Herewith President Obama’s May 19 Middle East speech, annotated:
It will be the policy of the United States to promote reform across the region, and to support transitions to democracy.
With this Barack Obama openly, unreservedly, and without a trace of irony or self-reflection adopts the Bush Doctrine, which made the spread of democracy the key U.S. objective in the Middle East.
Too many leaders in the region tried to direct their people’s grievances elsewhere. The West was blamed as the source of all ills.
Note how even Obama’s rationale matches Bush’s. Bush argued that because the roots of 9/11 were to be found in the deflected anger of repressed Middle Eastern peoples, our response would require a democratic transformation of the region.
We have a stake not just in the stability of nations, but in the self-determination of individuals.
A fine critique of exactly the kind of “realism” the Obama administration prided itself for having practiced in its first two years. How far did this concession to Bush go? Note Obama’s example of the democratization we’re aiming for. He actually said:
In Iraq, we see the promise of a multiethnic, multisectarian democracy. There, the Iraqi people have rejected the perils of political violence for a democratic process. . . . Iraq is poised to play a key role in the region.
Hail the Bush-Obama doctrine.
President Assad now has a choice: he can lead that transition (to democracy), or get out of the way.
The only jarring note in an otherwise interesting, if convoluted, attempt to unite all current “Arab Spring” policies under one philosophical rubric. Convoluted because the Bahrain part was unconvincing and the omission of Saudi Arabia was unmistakable.
Syria’s Assad leading a transition to democracy? This is bizarre and appalling. Assad has made all-out war on his people — shooting, arresting, executing, even using artillery against cities. Yet Obama is still holding out the olive branch when, if anything, he should be declaring Assad as illegitimate as Qaddafi. Clearly, some habits of engagement/appeasement die hard.
A lasting peace will involve . . . Israel as a Jewish state and the homeland for the Jewish people, and the state of Palestine as the homeland for the Palestinian people.
Meant to reassure Israelis that the administration rejects the so-called right of return of Palestinian refugees. They would return to Palestine, not Israel — Palestine being their homeland, and Israel (which would cease to be Jewish if flooded with refugees) being a Jewish state. But why use code for an issue on which depends Israel’s existence?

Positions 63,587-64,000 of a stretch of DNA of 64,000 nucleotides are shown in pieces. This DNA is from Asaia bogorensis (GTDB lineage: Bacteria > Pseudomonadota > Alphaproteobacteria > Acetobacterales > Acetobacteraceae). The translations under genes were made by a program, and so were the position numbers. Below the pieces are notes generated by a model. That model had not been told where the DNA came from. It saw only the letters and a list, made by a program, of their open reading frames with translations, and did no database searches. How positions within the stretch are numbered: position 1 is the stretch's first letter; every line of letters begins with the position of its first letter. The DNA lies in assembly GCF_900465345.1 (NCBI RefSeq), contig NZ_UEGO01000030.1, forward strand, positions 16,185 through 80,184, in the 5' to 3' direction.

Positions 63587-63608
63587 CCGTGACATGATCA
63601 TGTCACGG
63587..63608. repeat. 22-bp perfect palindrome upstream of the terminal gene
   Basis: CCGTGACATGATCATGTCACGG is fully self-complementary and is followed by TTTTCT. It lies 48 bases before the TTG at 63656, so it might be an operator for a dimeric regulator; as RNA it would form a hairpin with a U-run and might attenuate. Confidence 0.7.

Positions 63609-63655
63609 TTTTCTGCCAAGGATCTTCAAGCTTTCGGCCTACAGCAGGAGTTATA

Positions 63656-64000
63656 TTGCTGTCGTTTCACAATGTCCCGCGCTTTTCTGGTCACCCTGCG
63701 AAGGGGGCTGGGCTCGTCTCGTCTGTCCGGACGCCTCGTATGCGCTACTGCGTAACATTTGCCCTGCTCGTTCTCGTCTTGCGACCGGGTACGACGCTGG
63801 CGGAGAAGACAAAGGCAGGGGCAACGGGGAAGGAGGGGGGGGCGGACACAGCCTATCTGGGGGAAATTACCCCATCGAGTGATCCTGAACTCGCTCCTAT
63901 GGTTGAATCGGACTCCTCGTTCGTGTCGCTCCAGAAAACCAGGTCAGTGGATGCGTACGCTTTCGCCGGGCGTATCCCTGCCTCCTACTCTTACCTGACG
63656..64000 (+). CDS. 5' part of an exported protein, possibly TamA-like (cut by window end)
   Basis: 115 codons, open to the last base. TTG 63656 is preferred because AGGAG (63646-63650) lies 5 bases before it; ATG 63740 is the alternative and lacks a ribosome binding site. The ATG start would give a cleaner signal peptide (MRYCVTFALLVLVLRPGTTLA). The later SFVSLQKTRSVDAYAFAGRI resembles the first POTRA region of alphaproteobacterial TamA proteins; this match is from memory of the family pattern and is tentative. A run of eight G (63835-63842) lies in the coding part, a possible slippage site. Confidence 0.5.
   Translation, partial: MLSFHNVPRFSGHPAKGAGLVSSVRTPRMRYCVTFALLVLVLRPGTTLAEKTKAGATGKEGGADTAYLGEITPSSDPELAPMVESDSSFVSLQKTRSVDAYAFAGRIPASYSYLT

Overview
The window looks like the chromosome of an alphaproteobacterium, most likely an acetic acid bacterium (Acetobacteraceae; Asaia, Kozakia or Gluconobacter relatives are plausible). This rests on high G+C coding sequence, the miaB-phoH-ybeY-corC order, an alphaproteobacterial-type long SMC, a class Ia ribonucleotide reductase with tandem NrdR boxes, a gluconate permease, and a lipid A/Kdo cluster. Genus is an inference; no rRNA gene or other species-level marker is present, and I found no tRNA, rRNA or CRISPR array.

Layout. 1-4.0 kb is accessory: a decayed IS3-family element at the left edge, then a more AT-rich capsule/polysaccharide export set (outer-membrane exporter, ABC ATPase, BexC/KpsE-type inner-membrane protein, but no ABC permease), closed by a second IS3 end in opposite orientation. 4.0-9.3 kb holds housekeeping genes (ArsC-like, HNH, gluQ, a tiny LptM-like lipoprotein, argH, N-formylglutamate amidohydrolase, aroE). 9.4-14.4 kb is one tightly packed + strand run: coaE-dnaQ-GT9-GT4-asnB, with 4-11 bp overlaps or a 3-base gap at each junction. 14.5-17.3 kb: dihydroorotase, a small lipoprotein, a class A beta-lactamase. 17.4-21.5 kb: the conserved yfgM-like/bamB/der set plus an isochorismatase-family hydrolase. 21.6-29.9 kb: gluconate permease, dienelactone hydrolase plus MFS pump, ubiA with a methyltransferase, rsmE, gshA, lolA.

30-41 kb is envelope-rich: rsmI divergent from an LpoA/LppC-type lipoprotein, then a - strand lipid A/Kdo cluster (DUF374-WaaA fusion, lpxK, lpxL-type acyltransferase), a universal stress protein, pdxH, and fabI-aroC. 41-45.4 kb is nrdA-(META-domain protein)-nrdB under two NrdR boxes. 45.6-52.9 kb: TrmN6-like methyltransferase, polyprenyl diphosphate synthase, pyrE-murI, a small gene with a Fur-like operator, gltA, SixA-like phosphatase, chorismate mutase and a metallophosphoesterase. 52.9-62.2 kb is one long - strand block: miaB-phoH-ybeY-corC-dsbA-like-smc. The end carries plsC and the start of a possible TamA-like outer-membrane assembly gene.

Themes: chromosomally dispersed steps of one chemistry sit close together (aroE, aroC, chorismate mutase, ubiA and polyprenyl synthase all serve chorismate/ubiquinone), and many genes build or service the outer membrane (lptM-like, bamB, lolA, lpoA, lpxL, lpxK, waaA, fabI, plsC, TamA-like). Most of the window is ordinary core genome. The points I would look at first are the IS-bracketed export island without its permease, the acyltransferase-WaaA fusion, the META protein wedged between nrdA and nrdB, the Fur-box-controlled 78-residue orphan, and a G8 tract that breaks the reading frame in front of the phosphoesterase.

The borders of Israel and Palestine should be based on the 1967 lines with mutually agreed swaps.
A new formulation favorable to maximal Arab demands. True, that idea has been the working premise for negotiations since 2000. But no president had ever before publicly and explicitly endorsed the 1967 lines.
Even more alarming to Israel is Obama’s omission of previous American assurances to recognize “realities on the ground” in adjusting the 1967 border, meaning U.S. agreement that Israel would incorporate the thickly populated, close-in settlements in any land swap. By omitting this, Obama leaves the impression of indifference to the fate of these settlements. This would be a significant change in U.S. policy and a heavy blow to the Israeli national consensus.
The Palestinian people must have the right to govern themselves . . . in a sovereign and contiguous state.
Normal U.S. boilerplate except for one thing: Obama refers to Palestinian borders with Egypt, Jordan, and Israel. But the only Palestinian territory bordering Egypt is Gaza. How do you get contiguity with Gaza? Does Obama’s map force Israel to give up a corridor of territory connecting the West Bank and Gaza? This is an old Palestinian demand which would cut Israel in two. Is this simply an oversight? Or a new slicing up of Israel?
Finally, in calling for both parties to “come back to the table,” the Palestinians have to explain “the recent announcement of an agreement between Fatah and Hamas. . . . How can one negotiate with a party that has shown itself unwilling to recognize your right to exist?”
Not a strong statement about Washington rejecting any talks involving Hamas. A mere placeholder.
On the other hand, Obama made no mention here of Israeli settlements. A mere oversight? Or has Obama finally realized that his making a settlement freeze a precondition for negotiations — something never demanded before he took office — was a disastrous unforced error? One can only hope.
— Charles Krauthammer is a nationally syndicated columnist. © 2011 the Washington Post Writers Group.